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Physical Therapist For Your Vagina
Elisha Beach writing for Scary Mommy penned this fantastic article about why you might want to get a physical therapist for your vagina, and she was gracious enough to ask for my input. Here is a brief synopsis of the article, along with a link to the full article below.

Heather Jeffcoat, DPT

Did you know there was such a thing as a pelvic floor therapist — that’s right — a physical therapist for your vagina? They can help you fix things like incontinence, improve sexual experience and provide pelvic stability after giving birth. And I want to know why the hell is this not common knowledge?

I know I can’t be the only one that was clueless about this. After having kids, I thought I was relegated to peeing on myself for the rest of my life. And I had also resigned myself to not feeling my husband during sex as much as I use to before birthing my little crotch destroyers. But after a sneezing incident where I managed to shatter my phone when I panicked and snatched my legs together, a doctor friend told me my problem can be fixed. What?! You mean I am not ruined for life?

I have been dealing with this for basically a decade. I am accustomed to stopping everything and quickly crossing my legs together every time I sneeze. I carry extra underwear in my purse and car for emergencies and use incontinence products like bladder supports and pads. But frankly, I got fed up with not being able to control a simple bodily function.

I finally got fed up enough to get over my fears and visit a urologist. I wanted to find out what the heck was going on with my lady parts. And yes, I saw a urologist first because you typically need a diagnosis and a referral for a pelvic floor therapist.

I was diagnosed with a weakened bladder neck, the area that connects the bladder to the urethra. Or rather, as the urologist said in layman’s terms, a “wonky” bladder neck and also some possible nerve damage. Thanks kids … thanks a lot.

After explaining the possibility of surgery to rectify my “wonky” bladder neck, he referred me to a pelvic health therapist. And although I was excited to finally take some steps closer to no longer peeing on myself, I was apprehensive about what exactly a pelvic health therapist does and what I will have to do during the appointments.

Meet A Physical Therapist For Your Vagina

Dr. Heather Jeffcoat, DPT, Pelvic Health Physical Therapist, and Poise® partner, shared with me that pelvic health therapists restore function, reduce pain and improve coordination and strength of the pelvic floor. And pelvic floor therapy isn’t just for mommas that are tired of peeing on themselves or women that experience pain during sex. It can help everybody – because all humans, of all genders and ages, have pelvic floor muscles. And it can even help with things like chronic lower back pain, constipation, and abdominal pain. Who knew?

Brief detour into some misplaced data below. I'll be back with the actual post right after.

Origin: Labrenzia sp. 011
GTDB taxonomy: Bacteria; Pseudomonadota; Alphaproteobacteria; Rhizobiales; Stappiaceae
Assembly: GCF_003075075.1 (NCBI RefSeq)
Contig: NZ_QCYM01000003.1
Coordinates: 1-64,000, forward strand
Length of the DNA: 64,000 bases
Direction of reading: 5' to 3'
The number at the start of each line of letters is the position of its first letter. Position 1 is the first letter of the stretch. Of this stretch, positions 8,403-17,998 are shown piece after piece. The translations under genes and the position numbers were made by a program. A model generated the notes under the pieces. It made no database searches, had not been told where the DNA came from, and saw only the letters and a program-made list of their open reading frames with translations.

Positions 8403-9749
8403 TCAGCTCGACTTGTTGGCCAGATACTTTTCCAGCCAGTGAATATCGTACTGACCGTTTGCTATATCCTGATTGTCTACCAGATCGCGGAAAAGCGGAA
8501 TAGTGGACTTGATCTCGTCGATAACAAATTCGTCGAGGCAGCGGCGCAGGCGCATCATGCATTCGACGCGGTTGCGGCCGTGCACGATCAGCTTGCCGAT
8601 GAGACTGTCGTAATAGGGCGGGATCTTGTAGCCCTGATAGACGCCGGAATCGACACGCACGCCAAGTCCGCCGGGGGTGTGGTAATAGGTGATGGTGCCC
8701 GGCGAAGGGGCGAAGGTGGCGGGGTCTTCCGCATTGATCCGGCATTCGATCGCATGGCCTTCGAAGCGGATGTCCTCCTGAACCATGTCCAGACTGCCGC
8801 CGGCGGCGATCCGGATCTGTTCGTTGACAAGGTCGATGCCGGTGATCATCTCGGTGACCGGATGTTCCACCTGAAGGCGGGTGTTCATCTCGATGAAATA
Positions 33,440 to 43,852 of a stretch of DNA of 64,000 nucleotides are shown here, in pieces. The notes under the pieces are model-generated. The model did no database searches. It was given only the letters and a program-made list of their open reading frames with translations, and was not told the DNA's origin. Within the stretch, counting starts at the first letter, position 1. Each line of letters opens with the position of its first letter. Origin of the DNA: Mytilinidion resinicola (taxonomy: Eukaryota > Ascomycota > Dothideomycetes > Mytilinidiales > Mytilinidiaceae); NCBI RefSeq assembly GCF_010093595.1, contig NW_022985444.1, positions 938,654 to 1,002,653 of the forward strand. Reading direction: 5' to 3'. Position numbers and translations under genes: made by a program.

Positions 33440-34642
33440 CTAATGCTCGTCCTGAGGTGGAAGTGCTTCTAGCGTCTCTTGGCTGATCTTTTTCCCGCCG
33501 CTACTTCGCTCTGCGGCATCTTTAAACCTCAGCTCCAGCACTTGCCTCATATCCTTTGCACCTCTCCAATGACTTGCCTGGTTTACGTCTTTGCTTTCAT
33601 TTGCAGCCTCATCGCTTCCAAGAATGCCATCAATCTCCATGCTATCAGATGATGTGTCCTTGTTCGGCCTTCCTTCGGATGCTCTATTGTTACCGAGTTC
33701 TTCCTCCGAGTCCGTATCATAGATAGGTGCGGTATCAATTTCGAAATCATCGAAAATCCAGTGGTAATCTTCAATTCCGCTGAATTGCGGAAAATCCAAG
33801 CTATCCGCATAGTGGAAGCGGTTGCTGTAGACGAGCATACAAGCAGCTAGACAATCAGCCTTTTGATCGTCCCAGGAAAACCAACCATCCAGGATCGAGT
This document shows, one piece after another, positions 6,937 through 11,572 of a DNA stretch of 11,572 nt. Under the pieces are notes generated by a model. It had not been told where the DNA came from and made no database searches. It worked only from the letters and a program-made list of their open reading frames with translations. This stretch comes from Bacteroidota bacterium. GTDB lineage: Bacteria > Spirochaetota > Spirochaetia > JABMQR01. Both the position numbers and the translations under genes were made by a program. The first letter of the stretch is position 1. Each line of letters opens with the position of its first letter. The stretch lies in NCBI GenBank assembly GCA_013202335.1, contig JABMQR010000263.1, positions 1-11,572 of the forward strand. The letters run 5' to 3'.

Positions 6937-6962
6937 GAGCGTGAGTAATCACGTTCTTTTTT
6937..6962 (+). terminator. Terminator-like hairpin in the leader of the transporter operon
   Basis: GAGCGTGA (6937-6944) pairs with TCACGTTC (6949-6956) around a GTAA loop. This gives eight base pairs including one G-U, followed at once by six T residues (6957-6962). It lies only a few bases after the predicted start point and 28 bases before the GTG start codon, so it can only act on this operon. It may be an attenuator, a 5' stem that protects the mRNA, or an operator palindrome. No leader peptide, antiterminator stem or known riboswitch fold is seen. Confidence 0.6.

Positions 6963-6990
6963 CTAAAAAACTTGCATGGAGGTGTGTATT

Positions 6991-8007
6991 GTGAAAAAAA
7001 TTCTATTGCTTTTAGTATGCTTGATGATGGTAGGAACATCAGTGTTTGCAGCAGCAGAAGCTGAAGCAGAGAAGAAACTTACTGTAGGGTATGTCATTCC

Still curious about whether you should get a physical therapist for your vagina? Click here to continue to the full article.


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** This information is for educational purposes only and is not intended to replace the advice of your doctor. **

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      I just wanted to thank you for everything you've done for me for the past 19 months. I literally could not have reached my goals without you and your practice. You gave me the courage to keep moving forth with my treatment no matter how afraid and anxious I was. You were always there to answer questions and made this whole process so much easier than I expected it to be. It's because of you that my marriage is on the right track, that I can get pregnant and that this part of my life is finally...

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      I started seeing Heather in October 2014. For more than two years, I had been suffering from painful urinary tract infection type symptoms after my bartholins gland surgery which included constant burning and urinary frequency sensation that led to more and more painful intercourse. I had made multiple visits to internist, obgyn and urologist's offices, went through a range of treatment with UTI and bladder frequency medication that included antibiotics, vesicare, estrogen cream, but nothing...

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